New York: The United Nations Secretary-General Antonio Guterres on Wednesday warned that there could be a reduction in the flow of major Himalayan rivers, including the Indus, the Ganges and the Brahmaputra due to global warming. Notably, these rivers are important for India.
The UN chief also voiced concern that human activity is driving the planet’s temperature to dangerous new levels. He said that “melting glaciers are the canary in the coalmine”.
While speaking at an event on the International Year of Glaciers’ Preservation, Guterres, stated, “Glaciers are critical to all life on earth. Over centuries, they carved out the landmasses we call home. Today, they cover 10 per cent of our world. Glaciers are also the world’s water towers.”
Notably, Antarctica is losing an average of 150 billion tons of ice mass every year. Meanwhile, the Greenland ice cap is losing 270 billion tonnes per year. A total of 10 major rivers originate from the Himalayas in Asia. These rivers supply freshwater to 1.3 billion people.
“As glaciers and ice sheets continue to recede over the coming decades, major Himalayan rivers like the Indus, the Ganges and the Brahmaputra will feel the impact – seeing their flows reduced,” the UN Chief stated.
He stated that flooding in Pakistan was due to the melting of the Himalayas. Large parts of huge deltas of these rivers will get decimated due to rising sea levels combined with saltwater intrusion.
The event was held on the sidelines of the UN 2023 Water Conference. Formally, it was known as the 2023 Conference for the Midterm Comprehensive Review of Implementation of the UN Decade for Action on Water and Sanitation (2018-2028). At present, it was underway at UN Headquarters.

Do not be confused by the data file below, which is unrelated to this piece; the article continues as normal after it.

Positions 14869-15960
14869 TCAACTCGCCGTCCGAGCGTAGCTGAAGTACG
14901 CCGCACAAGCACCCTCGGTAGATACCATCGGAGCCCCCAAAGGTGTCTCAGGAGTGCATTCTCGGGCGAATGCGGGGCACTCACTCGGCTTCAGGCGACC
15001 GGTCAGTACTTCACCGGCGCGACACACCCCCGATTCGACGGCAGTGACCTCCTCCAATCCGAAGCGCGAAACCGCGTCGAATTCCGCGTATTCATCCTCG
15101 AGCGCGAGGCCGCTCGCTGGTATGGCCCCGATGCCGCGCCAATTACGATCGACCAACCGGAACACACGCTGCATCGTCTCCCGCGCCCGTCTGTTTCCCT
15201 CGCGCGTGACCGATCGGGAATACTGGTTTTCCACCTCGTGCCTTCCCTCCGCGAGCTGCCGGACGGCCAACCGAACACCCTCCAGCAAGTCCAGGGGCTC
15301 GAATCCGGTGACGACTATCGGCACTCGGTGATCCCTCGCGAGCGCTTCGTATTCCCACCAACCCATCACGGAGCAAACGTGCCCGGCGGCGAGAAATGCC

The event was co-hosted by Tajikistan and the Netherlands. The three-day event, from March 22 to 24, will result in a summary of proceedings from the UNGA President that will feed into the 2023 session of the UN High-level Political Forum on Sustainable Development, reported PTI.
“The first UN water conference in a generation, the UN 2023 Water Conference, co-hosted by the Governments of Tajikistan and the Netherlands will be a watershed moment to mobilize Member States, the UN system and stakeholders alike to take action and bring successful solutions to a global scale,” the UN stated.
Citing the data from the World Meteorological Organisation, Guterres warned that global average sea levels have already risen faster since 1900 than over any preceding century in the past 3,000 years.
“Unless we reverse this trend, the consequences will be catastrophic. Low-lying communities and entire countries could be erased forever. We would witness mass movements of entire populations – and fierce competition for water and land,” the UN Chief stated. He warned of floods, landslides and droughts due to the changing climate.
He stressed on reducing emissions, enhancing adaptation measures and ensuring climate justice. Guterres also urged the international community to invest in climate-resilient infrastructure.
(With inputs from PTI)